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So occasionally I will be flying my rc helicopter and I turn it left to right (rudder) but see nothing moving on the helicopter. On an aircraft there is a vertical stabilizer that has a moving rudder. So how does a helicopter work? The same thing occurs with my quadcopter.

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In helicopter, the yaw control is usually obtained by adjusting the pitch of the tail rotor, that changes the 'thrust' produced by the tail rotor; this rotates the helicopter about its yaw axis.

Helicopter Yaw

Source: cfidarren.com

In case of helicopters without a tail rotor, the yaw control is obtained in different ways. The NOTAR used a method similar to the tail rotor, by varying the thrust. In case of tandem rotors (like Chinook) , the yaw control is obtained by differential lateral cyclic.

Tandem rotor yaw

Source: tech-mp.com

The quadcopters obtain yaw control by adjsuting the speed of the rotors. In quadcopter, two rotors (say 1 and 3) rotate in one direction, while the other two (2 and 4) move in the other. By slowing down 1 and 3 while speeding up 2 and 4, you can make the quadicopter yaw to the left. The torque of 2 and 4 spinning to the right makes the body spin to the left. Conversely, by slowing down 2 and 4 while speeding up 1 and 3, the quadcopter yaws to the right.

Quadcopter Yaw

Source: safaribooksonline.com

In case of coaxial helicopters like the Kamon Ka-25, the yaw control is obtained by varying the torques (i.e. by varying the pitch) of both the main rotors simultaneously in opposite direction.

Coaxial yaw

Source: simhq.com

Coaxial helicopters (like Kamov Ka-25) do have movable rudders like aircraft for use in forward flight as it reduces the main rotor adjustment required and is more effective.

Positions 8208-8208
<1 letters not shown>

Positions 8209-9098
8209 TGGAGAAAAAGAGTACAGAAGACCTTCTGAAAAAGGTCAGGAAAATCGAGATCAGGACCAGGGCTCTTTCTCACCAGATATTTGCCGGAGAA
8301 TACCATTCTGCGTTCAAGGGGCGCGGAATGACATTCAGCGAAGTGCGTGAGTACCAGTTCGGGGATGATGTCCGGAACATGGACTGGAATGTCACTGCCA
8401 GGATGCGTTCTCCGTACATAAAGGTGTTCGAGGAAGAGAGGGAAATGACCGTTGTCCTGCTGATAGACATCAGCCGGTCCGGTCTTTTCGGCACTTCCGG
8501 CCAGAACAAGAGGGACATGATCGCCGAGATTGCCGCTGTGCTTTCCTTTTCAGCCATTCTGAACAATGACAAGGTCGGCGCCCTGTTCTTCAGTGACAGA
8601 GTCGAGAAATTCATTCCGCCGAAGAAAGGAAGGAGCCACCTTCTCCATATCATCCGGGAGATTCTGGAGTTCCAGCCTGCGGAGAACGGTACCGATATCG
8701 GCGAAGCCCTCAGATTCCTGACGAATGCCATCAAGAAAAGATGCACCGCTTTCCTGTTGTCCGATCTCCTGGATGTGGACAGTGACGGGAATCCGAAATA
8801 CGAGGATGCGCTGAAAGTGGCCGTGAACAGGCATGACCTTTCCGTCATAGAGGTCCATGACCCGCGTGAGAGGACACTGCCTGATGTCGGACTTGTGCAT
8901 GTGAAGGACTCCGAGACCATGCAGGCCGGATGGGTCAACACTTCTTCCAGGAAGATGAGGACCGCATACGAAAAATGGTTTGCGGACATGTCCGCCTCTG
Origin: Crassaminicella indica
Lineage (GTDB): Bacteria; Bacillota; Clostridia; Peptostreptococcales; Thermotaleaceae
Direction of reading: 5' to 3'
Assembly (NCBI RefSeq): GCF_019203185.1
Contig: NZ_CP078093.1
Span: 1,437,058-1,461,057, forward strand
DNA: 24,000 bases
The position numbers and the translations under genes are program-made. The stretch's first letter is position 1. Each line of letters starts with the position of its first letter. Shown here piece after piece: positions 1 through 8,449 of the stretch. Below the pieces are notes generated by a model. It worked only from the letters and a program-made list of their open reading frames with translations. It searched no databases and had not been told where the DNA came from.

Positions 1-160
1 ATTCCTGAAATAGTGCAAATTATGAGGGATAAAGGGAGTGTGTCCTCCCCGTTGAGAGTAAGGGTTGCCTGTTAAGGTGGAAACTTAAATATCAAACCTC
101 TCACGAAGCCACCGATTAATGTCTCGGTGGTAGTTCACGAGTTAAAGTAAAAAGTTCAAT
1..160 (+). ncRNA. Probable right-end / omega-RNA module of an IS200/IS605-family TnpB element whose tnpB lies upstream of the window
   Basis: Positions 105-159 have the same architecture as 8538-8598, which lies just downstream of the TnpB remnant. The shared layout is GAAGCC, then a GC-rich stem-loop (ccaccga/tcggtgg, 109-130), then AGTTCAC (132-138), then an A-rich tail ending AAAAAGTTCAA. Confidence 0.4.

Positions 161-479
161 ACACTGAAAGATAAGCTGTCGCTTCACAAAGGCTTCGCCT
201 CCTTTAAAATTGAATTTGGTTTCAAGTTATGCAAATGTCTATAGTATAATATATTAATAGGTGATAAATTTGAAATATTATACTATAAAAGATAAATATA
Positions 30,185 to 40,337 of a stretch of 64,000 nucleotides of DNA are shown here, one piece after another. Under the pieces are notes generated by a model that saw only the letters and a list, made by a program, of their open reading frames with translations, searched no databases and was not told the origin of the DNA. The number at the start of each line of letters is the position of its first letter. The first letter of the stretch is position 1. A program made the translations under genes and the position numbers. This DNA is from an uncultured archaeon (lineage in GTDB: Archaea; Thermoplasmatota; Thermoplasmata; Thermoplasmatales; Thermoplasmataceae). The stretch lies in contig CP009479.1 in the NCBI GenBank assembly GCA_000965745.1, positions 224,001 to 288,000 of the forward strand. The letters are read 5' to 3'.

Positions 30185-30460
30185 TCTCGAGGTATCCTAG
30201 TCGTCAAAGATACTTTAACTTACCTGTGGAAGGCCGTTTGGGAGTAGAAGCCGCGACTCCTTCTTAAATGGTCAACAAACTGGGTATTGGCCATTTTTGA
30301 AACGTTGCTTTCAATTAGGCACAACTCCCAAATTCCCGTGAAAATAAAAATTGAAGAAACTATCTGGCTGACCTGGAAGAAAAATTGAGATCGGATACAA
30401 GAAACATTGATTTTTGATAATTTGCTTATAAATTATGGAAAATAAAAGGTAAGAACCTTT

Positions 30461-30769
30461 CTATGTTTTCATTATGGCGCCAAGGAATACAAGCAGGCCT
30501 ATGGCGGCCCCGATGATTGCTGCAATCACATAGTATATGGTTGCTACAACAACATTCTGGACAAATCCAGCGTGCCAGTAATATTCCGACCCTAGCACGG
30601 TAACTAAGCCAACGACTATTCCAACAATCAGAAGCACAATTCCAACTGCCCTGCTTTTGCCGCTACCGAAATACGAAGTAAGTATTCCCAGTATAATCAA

Helicopter rudder

Ka-25 rudder, image from travelforaircraft.wordpress.com

The image below shows the control methods used in different types of helicopters.

Helicopter controls

Image from unicopter.com, credited to Rotary-Wing Aerodynamics.

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  • $\begingroup$ So basically the blades lean to the right side and the helicopter turns to the right side like a rudder $\endgroup$ – Ethan Nov 6 '15 at 14:09
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    $\begingroup$ @Ethan No! The blades don't "lean". The rotor disk is titled, so the thrust vector now has a horizontal component. It's the horizontal component which causes movement in the Y-axis or rotation around the Z-axis. This has been explained several times in questions you have asked. If there is anything in this comment that you do not understand, ask, since if you do not understand this comment, then you do not understand how helicopters fly. $\endgroup$ – Simon Nov 6 '15 at 16:02
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Helicopters do not have rudders.

They have tail rotors. You yaw left and right by varying the pitch of the blades, therefore varying the thrust they generate to counter the torque from the main rotor.

From Wikipedia.

enter image description here

Some helicopters use "NOTAR" (NO TAil Rotor) or ducted fans. The duct is rotated with the anti-torque pedals which varies the horizontal component of the thrust.

enter image description here

Quadcopters yaw by changing the speed, and therefore the thrust, of the rotors individually to "bend" the quadcopter.

From the UAV society blog

http://uav-society.blogspot.co.uk/2014/06/quadcopter-mechanics.html

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  • $\begingroup$ Do you know of any picture that could show this $\endgroup$ – Ethan Nov 5 '15 at 19:48
  • $\begingroup$ @Ethan Have you moved the rudder stick when your helicopter is on the ground and the rotor isn't spinning? Isn't there a servo somewhere connected to the tail rotor with a linkage on your helicopter? $\endgroup$ – Steve Nov 5 '15 at 21:52
  • $\begingroup$ There are a few helicopter designs I've seen that do have moving rudder surfaces. These tend to be twinrotor designs with no tail rotor, like the Ka-50 Hokum (which has an all-moving rudder). At high forward speed, it's more efficient to use a rudder surface to yaw than to alter relative torque of the main rotors. For the same reason, the AH-64 Apache has an all-moving stabilator, which helps to pitch the aircraft in combination with blade pitch to avoid stressing the rotor blades or hub at speed. None of these would apply to most RC helicopters. $\endgroup$ – KeithS Nov 5 '15 at 21:54

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